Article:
Import volume at the nation’s major retail container ports is expected to increase 12.4 percent in March as retailers begin to stock up for the spring and the summer season, according to the monthly Global Port Tracker report released today by the National Retail Federation and Hackett Associates.
“Retailers are bouncing back from the annual post-holiday slowdown and getting ready for the surge in activity that comes each year as the weather warms up,” Vice President for Supply Chain and Customs Policy Jonathan Gold said. “Shelves are going to be well-stocked with everything from bathing suits to barbecues.”
“Congestion has been a problem for many ports during this slowdown, so operations will need to improve to handle the expected surge in the coming months,” Gold said. Cargo movement at some ports has been slowed by a number of issues recently, including severe winter weather and shortages of labor and equipment.
U.S. ports followed by Global Port Tracker handled 1.36 million Twenty-Foot Equivalent Units in January, the latest month for which after-the-fact numbers are available. That was up 5.3 percent from December and 4.1 percent from January 2013. One TEU is one 20-foot cargo container or its equivalent.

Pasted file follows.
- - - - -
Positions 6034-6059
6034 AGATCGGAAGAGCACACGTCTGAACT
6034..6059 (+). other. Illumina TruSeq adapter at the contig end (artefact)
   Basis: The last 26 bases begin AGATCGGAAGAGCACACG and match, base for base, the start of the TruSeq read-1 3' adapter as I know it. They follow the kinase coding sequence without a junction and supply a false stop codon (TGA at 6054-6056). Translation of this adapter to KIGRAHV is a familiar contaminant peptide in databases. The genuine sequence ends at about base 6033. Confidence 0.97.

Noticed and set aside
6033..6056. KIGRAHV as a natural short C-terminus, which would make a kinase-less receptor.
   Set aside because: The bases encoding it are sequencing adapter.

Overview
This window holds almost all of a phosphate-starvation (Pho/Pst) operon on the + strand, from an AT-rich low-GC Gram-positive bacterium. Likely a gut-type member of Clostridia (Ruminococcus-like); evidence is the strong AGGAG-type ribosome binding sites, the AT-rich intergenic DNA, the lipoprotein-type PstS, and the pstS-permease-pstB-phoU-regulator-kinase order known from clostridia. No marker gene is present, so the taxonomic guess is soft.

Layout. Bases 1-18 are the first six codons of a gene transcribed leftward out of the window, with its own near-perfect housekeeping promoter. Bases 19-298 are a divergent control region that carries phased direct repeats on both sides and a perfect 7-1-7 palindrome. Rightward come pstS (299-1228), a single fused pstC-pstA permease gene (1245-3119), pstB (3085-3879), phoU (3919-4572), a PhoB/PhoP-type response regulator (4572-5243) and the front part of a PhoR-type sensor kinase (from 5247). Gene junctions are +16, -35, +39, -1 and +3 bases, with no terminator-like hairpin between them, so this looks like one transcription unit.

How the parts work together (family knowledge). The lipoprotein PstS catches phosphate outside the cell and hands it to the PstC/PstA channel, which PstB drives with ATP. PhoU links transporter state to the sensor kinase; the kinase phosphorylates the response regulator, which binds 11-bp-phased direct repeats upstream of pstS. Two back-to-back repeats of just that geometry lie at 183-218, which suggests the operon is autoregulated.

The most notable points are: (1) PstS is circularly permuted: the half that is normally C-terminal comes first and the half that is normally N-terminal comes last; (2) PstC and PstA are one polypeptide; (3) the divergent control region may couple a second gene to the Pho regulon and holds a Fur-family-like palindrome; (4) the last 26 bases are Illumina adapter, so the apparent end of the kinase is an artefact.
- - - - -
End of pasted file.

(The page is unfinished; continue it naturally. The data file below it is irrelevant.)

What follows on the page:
February, historically the slowest month of the year, was estimated at 1.17 million TEU, down 8.8 percent from the same month last year. March is forecast at 1.28 million TEU, up 12.4 percent from last year; April at 1.36 million TEU, up 5.1 percent; May at 1.44 million TEU, up 3.7 percent; June at 1.43 million TEU, up 5.3 percent, and July at 1.49 million TEU, up 3.4 percent. The first half of the year is expected to total 8 million TEU, up 3.5 percent over last year.
The total for 2013 was 16.2 million TEU, up 2.3 percent from 2012’s 15.8 million TEU.
The import numbers come as NRF is forecasting 4.1 percent sales growth in 2014, contingent on how Washington policies on economic issues affect consumer confidence.
“At the end of the day, it all depends on consumption,” Hackett Associates Founder Ben Hackett said. “We cannot escape the basic tenant of economics that demand determines growth or weakness. Somehow, the average consumer needs to be given the economic confidence to go out and spend. Without that, the economy will remain weak and no amount of tinkering by the Federal Reserve will have much of an impact.”